Change Management at BP

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Change Management at BP


BP (British Petroleum) is an international conglomerate that has dominated the oil industry for decades. It has thousands of employees in over 100 countries and generates billions of dollars worth of profits annually. This level of success was painstakingly achieved through a rigorous transformation process that dates back to 1992. BP faced an existential crisis that was occasioned by a sharp decline in oil prices following the Gulf War, an increase in debt, difficulty in penetrating the private sector after the 1987 stock market collapse and a rise in unit costs (Ghoshal et al. 2). The board began by firing the then CEO, Bob Horton and launched a multi-pronged management approach geared towards the realization of BP’s renewed vision. The firm entered into different mergers and acquisition transactions with rival entities which aided in the extension of its market share. It also introduced performance contracts for individuals in senior managerial roles and provided them with a central location for easier communication and coordination of projects. BP encouraged innovation within the corporation by offering financial incentives for such employees. Several business units were created and filled with diverse personnel to provide healthy internal competition within the organization. Regular meetings were held between the top-tier managers and their juniors while topical intranet discussions were commonplace for exchanging ideas and skills on handling the various challenges the company faced. The corporate culture was altered to suit a more ethical value-based system as a “force for good” in the global arena. Cooperation with governmental departments and other private sector players was administered in several areas of jurisdiction. In addition BP installed a strong commitment to environmental protection within its subsidiaries. In 2001, the company consolidated these changes.

Kotter 8 Steps Analysis

The article used the following Kotter 8 step analysis viewpoints.

Sense of Urgency. The BP board launched a reorganization campaign centered on the need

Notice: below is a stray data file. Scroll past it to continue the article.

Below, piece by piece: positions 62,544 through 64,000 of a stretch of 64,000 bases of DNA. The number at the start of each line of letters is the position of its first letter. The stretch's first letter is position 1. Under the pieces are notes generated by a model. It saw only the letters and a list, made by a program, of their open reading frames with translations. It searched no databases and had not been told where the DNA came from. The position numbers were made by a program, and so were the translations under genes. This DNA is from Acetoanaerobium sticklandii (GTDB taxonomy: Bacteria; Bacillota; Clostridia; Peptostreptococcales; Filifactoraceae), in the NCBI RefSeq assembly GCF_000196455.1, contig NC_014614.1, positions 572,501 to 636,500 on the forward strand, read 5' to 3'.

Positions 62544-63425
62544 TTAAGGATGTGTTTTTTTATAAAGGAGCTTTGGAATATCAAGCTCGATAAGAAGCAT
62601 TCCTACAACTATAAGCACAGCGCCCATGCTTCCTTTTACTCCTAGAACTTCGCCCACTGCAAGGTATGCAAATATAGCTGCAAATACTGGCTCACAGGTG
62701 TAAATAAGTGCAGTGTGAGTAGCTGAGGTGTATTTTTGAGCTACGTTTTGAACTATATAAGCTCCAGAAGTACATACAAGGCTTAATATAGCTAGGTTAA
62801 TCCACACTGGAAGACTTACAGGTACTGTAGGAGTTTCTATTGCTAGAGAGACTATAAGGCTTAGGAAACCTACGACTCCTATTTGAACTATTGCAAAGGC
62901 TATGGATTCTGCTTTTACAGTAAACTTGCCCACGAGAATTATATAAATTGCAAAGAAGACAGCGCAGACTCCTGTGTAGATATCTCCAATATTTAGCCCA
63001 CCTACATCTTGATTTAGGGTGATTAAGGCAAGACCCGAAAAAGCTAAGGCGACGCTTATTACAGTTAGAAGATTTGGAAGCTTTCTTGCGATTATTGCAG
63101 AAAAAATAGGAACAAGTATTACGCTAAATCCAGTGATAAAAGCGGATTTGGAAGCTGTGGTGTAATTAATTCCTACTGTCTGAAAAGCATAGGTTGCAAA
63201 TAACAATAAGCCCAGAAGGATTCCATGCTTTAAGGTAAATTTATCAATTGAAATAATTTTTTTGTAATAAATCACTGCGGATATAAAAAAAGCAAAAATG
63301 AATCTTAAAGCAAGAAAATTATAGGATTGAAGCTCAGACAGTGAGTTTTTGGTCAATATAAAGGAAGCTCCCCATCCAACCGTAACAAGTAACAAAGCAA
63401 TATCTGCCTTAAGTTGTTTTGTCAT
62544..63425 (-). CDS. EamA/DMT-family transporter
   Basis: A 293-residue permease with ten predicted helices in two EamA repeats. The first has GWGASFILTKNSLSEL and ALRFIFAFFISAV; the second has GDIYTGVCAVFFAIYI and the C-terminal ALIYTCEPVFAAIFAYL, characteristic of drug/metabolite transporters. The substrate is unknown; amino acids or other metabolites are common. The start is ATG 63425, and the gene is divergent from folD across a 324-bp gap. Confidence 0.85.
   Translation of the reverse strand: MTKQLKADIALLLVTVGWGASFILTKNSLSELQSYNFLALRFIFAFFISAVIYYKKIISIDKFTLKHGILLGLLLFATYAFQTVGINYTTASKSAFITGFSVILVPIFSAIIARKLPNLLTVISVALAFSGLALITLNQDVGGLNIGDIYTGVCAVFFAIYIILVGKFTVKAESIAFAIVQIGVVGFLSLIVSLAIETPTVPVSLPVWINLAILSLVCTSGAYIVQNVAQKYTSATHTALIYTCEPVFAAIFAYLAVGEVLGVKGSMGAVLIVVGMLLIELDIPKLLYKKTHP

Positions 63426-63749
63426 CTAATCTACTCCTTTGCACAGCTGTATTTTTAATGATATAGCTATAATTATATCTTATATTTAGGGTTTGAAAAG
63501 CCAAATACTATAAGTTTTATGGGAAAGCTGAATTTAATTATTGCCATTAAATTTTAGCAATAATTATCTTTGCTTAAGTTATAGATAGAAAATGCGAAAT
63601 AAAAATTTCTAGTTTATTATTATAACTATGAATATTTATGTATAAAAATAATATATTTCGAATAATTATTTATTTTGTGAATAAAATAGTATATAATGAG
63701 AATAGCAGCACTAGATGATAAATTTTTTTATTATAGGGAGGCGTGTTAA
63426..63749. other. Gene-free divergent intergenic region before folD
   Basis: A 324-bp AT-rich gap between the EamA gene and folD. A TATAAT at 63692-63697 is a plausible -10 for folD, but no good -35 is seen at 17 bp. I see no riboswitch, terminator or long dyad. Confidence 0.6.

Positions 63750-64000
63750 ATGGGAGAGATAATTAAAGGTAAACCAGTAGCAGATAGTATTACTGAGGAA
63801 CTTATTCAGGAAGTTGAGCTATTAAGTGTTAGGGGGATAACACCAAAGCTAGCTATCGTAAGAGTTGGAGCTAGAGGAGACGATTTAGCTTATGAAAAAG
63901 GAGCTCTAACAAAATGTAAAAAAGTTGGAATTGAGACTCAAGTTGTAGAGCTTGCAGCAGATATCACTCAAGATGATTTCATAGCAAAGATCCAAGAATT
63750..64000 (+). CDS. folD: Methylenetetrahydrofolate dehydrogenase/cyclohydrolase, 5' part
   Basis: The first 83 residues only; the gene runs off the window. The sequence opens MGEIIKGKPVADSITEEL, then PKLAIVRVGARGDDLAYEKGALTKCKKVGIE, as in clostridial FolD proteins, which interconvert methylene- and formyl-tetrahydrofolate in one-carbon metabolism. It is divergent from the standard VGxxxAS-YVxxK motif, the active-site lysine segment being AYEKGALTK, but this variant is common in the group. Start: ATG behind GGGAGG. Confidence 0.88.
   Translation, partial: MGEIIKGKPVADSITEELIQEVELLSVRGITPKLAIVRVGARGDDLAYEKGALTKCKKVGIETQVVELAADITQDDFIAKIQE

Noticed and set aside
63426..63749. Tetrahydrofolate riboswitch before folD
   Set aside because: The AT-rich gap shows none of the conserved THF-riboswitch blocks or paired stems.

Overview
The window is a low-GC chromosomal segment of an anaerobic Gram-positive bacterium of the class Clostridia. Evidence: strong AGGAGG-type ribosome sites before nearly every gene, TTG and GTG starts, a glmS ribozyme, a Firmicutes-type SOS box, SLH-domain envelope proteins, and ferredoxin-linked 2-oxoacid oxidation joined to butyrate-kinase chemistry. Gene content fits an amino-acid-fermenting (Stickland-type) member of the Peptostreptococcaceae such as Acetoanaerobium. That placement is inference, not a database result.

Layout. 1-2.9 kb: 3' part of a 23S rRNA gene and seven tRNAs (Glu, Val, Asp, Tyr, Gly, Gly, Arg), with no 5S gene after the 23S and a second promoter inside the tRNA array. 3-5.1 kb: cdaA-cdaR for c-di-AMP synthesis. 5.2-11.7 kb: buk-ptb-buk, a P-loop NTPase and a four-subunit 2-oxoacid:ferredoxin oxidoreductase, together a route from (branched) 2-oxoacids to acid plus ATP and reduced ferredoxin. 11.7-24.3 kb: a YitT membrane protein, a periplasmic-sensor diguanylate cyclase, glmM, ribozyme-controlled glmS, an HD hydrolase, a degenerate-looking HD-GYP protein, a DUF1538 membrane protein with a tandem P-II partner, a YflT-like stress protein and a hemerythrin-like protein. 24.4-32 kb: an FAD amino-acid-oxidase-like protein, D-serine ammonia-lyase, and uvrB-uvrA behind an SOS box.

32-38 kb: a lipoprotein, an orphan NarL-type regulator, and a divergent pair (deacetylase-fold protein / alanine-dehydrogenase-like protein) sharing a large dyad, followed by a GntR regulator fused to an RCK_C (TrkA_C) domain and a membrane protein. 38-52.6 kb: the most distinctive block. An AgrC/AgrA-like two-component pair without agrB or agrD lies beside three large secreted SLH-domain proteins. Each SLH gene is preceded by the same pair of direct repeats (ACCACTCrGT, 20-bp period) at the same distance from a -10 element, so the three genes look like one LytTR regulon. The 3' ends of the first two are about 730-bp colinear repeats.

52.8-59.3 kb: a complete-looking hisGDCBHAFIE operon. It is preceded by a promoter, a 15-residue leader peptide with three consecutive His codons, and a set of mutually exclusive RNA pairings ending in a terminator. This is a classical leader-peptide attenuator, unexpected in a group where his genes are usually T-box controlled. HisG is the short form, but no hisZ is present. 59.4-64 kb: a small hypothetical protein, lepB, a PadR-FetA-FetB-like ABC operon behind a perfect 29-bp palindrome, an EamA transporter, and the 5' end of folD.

for salvaging the company from further financial loss. It successfully pitched the firm’s future decline based on the loss of revenue it had experienced at the time. In fact, it implored all stakeholders to consider the new changes as soon as possible because BP’s collapse would have detrimental effects such as layoffs, inability to meet tax obligations, lower dividends for shareholders and irreparable damage to its reputation. These factors were well canvassed in internal memos sent to different departments and partners across the various areas of operation. The slump in the stock market was perceived as a threat and the advent of information technology an opportunity for enhancing better prospects. It was therefore imperative for the corporation to embark on a restructuring process at that time because any delays would have adversely affected BP’s ability to withstand the onslaught from its competitors such as Exxon Mobil and Royal Dutch Shell. The pioneers of these changes ably examined the changing business landscape especially in oil-rich countries and realized that BP had to quickly penetrate such markets with a viable organizational structure (Bergin 46). It became apparent that an urgent intervention in its system of management was necessary to stave off competition from capturing these markets. They launched honest discussions about the various issues to examine the different scenarios of the working environment and concluded that the firm had pressing managerial matters that required the attention of all stakeholders.

Formation of a Powerful Coalition. BP identified reputable leaders and institutions that